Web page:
|Land Area||77,474 km2|
|Total Area||77,474km2 (#115)|
|Government Type||Parliamentary Republic|
|GDP (PPP)||$102.00 Billion|
|GDP Per Capita||$14,200|
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Serbia's history begins with the Neolithic Starcevo and Vinca cultures residing in or around present-day Belgrade some 8,500 years ago.
By the 2nd century BC Romans had overpowered the region of Serbia, amongst many other parts of Europe, and it was the most famous Serbian born Roman Emperor, Constantine the Great, who is credited with introducing Christianity to the Roman Empire.
However, it wasn't until the 7th century AD, when Slavic peoples migrated to the Balkans under the rule of the Byzantine Empire, which truly jump-started the beginning of the Serbian state.
It was Viseslav who brought together several territories that led to the ultimate formation of Raska, and although the region was at first governed by the Byzantine Empire; they received their independence around 850 AD after a major defeat of the Bulgarians.
This First Serbian Dynasty was short lived, unfortunately, and dissolved back into the Byzantine Empire in 960. It didn't take long for a new uprising to form, and in 1077 the state of Duklja brought down the Byzantine rule.
Throughout the 11th and 12th centuries Duklja controlled Serbian lands, expanding east and south towards Kosovo and northern Macedonia.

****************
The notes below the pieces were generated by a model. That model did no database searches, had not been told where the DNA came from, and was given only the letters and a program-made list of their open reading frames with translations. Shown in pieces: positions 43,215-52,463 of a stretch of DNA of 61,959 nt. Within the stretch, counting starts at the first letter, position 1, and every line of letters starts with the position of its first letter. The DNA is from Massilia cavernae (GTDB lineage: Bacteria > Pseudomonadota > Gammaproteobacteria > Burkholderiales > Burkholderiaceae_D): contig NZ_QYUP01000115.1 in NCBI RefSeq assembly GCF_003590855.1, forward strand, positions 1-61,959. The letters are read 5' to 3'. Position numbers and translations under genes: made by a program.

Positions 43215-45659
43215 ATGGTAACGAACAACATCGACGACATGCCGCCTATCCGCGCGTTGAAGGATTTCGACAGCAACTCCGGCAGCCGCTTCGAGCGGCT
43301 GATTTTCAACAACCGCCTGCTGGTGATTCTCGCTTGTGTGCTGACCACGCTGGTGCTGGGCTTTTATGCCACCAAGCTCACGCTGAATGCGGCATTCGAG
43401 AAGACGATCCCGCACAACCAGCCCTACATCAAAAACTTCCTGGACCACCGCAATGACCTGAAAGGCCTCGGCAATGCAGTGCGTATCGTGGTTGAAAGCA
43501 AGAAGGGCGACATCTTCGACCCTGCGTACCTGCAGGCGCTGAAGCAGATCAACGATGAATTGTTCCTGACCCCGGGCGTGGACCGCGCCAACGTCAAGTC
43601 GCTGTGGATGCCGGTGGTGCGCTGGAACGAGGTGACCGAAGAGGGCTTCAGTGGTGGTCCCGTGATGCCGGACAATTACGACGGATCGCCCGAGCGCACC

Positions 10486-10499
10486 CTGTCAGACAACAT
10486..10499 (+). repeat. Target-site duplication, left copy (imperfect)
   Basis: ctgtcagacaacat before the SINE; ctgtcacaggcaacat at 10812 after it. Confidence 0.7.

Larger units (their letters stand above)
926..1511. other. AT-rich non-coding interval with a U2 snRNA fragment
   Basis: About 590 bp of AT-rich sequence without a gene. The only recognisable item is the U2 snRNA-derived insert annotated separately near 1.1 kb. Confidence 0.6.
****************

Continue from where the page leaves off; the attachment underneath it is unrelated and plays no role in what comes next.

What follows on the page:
By 1346, Tsar Stefan Dusan had built up the Serbian Empire to become the most powerful state in the Balkans. It was during this time that Serbia had reached its territorial and cultural peak, and a universal system of laws was enacted.
After Tsar Dusan's passing, the fall of Constantinople to the Turks and the Siege of Belgrade, Serbia's empire collapsed only to be quickly taken over by the Ottoman's.
It wasn't without resistance, however, and in the early 1800's the First Serbian Uprising led to Serbia's independence for nearly a decade before the Ottoman's regained control.
The Second Serbian Uprising shortly thereafter resulted in a compromise, and Serbia was granted independence that was internationally recognized. This compromise prohibited the country from merging with Bosnia and Raska, however.
At the beginning of the 20th century the First Balkan War began, at which the ending proved to benefit Serbia whose territory expanded to encompass Raska and Kosovo.
This didn't sit well with the Bulgarians, and the Second Balkan War was quick to follow. Again, Serbia profited by wars end, and within two years' time had expanded its territory by 80%.